Sunday, February 23, 2014

Types of Cameras: P&S

Did you know that some people have more than one camera? I actually own two, a P&S, and a DSLR. You may have no idea on what those two words even mean, but you will soon. I’ll be talking about the three major types of cameras, SLRs and DSLRs, P&S, and mobile cameras. Let’s hold that shutter button, and start looking.
We will start with Point and Shoot today, which are also known as P&S. They can take photos, but the results aren’t the greatest. They have many good features, such as metering systems, that measure the light coming in through the lens, and changeable shutter speeds and aperture. They can have zoom lenses, automatic focus, and preset controls, like landscapes, people, macro, and nighttime. Point and shoot cameras can be slim and light, to the point of not even knowing you have got them with you. This is handy for many situations. Of course, point and shoots can be quite bulky too, especially some of the super zoom models on the market. They are usually small though, and fit into pockets, they also are used more for casual picture taking where memory is the most important thing. Also, these camera are so silent, that sometimes people do not hear it at all. Another thing that makes these camera great, is that they are relatively cheap.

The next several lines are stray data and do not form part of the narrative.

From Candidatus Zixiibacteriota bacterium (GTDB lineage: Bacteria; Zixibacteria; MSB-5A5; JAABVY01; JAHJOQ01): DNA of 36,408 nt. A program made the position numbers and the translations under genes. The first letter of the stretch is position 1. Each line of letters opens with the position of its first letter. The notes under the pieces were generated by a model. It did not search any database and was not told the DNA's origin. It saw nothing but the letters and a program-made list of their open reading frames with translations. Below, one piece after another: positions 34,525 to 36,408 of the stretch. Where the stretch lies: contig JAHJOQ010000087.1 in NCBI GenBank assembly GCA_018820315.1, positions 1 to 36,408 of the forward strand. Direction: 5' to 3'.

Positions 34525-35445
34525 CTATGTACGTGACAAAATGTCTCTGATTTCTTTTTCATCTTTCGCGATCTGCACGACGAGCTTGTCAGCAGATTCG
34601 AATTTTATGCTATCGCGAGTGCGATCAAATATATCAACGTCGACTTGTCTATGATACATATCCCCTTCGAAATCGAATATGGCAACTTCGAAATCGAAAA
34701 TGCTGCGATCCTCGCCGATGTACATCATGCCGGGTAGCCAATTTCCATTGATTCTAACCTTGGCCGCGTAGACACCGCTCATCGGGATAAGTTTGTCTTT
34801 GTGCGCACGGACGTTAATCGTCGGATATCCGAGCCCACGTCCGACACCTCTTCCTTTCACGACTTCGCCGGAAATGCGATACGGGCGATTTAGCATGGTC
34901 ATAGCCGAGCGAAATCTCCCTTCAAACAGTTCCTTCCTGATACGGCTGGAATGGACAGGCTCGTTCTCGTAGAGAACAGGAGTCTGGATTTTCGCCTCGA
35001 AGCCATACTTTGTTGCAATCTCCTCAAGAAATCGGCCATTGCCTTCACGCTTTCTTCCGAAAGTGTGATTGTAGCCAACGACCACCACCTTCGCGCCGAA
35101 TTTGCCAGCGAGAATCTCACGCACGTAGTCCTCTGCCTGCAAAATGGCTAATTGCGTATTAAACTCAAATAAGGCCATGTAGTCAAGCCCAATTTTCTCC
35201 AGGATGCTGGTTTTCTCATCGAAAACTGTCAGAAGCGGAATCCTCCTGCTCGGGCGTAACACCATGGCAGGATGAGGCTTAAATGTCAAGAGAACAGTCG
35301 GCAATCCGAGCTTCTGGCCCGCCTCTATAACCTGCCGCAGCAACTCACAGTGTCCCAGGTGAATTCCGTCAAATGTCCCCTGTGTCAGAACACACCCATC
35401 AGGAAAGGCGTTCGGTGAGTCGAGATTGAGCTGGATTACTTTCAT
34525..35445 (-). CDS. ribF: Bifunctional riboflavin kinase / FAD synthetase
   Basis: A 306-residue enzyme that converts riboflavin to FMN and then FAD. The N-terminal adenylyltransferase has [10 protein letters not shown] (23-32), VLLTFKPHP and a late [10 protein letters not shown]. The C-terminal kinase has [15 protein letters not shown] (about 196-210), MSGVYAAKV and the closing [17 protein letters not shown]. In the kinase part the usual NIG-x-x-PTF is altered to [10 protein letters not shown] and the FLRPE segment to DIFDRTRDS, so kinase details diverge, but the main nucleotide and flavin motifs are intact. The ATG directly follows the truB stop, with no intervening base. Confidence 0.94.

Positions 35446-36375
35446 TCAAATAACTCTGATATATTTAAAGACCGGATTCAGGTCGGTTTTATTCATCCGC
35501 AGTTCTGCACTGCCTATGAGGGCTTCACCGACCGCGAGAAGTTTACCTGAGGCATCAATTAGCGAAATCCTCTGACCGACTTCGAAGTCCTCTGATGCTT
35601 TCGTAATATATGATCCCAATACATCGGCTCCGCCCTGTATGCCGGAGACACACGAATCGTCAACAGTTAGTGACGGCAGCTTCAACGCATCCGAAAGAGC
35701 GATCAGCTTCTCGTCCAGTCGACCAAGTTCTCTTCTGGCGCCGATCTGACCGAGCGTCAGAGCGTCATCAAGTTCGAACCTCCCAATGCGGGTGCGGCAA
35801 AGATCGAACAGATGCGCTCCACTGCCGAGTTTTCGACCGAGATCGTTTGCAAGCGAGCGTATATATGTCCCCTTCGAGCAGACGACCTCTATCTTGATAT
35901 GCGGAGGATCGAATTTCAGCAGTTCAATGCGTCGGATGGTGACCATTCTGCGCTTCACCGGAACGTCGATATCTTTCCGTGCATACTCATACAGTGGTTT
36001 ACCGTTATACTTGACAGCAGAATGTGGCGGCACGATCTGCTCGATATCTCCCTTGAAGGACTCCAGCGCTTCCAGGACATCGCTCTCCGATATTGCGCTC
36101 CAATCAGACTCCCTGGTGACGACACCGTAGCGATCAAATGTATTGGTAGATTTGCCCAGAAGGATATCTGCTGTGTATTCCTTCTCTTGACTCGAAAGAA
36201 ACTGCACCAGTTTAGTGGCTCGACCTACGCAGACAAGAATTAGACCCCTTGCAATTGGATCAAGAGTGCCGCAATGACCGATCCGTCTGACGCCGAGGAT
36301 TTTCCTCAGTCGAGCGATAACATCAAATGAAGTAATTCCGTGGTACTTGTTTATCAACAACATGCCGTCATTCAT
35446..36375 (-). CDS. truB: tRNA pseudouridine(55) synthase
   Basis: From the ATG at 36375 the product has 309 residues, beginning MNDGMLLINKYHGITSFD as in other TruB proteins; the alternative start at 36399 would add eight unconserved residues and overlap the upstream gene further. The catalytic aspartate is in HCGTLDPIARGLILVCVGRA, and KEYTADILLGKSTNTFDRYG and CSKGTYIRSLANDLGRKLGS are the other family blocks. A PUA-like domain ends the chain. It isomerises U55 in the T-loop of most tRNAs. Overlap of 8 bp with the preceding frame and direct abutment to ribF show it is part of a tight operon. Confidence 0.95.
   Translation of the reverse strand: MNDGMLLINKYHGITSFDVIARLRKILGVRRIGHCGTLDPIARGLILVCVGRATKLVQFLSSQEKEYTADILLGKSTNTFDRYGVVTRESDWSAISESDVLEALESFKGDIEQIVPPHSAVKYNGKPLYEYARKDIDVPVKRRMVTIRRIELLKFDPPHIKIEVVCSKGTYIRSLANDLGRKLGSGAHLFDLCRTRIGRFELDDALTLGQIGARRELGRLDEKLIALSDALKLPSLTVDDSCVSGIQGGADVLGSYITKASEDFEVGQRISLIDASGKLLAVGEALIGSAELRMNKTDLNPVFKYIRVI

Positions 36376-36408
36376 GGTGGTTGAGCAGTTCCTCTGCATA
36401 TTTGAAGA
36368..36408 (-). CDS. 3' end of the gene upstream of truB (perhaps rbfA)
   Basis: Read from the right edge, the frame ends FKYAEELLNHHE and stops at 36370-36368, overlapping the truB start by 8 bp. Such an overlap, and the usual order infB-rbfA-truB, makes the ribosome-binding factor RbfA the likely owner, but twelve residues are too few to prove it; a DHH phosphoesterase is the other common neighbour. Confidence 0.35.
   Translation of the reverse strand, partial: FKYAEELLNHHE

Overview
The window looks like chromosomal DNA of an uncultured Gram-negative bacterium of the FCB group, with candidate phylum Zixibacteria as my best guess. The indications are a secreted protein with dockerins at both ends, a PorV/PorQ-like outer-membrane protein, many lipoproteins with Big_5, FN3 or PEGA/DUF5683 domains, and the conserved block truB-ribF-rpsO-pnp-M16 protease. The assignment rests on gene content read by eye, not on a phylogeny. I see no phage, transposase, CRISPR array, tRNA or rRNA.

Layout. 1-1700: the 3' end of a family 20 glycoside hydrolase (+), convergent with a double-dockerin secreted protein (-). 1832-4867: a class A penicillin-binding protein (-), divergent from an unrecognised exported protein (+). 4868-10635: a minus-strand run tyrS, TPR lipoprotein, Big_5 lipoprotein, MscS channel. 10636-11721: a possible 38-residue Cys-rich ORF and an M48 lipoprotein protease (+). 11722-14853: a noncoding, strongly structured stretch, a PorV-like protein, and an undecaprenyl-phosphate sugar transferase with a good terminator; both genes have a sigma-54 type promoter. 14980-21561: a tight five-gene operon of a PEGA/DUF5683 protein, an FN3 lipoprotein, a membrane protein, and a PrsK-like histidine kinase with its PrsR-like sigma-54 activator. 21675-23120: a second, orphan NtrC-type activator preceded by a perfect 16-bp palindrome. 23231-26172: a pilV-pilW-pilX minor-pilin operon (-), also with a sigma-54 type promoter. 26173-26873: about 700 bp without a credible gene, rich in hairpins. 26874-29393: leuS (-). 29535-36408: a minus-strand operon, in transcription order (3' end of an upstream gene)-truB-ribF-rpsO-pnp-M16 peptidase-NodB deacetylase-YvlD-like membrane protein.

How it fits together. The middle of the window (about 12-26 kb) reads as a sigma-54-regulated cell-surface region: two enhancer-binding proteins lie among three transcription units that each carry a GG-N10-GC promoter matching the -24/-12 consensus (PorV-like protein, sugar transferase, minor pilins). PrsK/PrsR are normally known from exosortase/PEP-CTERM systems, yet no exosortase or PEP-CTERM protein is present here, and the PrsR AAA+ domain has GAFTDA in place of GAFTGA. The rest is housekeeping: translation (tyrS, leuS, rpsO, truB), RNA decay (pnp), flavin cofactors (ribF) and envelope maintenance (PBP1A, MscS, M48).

Now, even though these cameras are good, they do have some down sides. The biggest drawback to these cameras, is that they don’t have a viewfinder. The viewfinder is almost crucial to getting good pictures. Many digital camera users prefer to frame their shots using LCDs though. Point and Shoots always come with this ability and some even come with ‘flip out’ screens, but these screens are sometimes unreliable. With Point and Shoots, your image quality is not as great, as compared to some DSLRs. This is because the image sensor is smaller, and that means that quality is much lower. Another weakness for these camera is their small ISO range. ISO is the indication of how sensitive a film is to light. It was measured in numbers, like 100, 200, 400, 800, and more. The lower the number, the lower the sensitivity of the film and the finer the grain in the shots you’re taking. So with this sort of camera, the range is lower, so you have less choice in how defined you picture is, in terms of settings.  Now, each camera is different, and you just need to know what you want in a camera before choosing this kind. If you’re looking for a simple camera, and are a beginner this might be for you. Each camera has their perks, and disadvantages, and you have to look at your other options first.

In a photographic little world, Natasha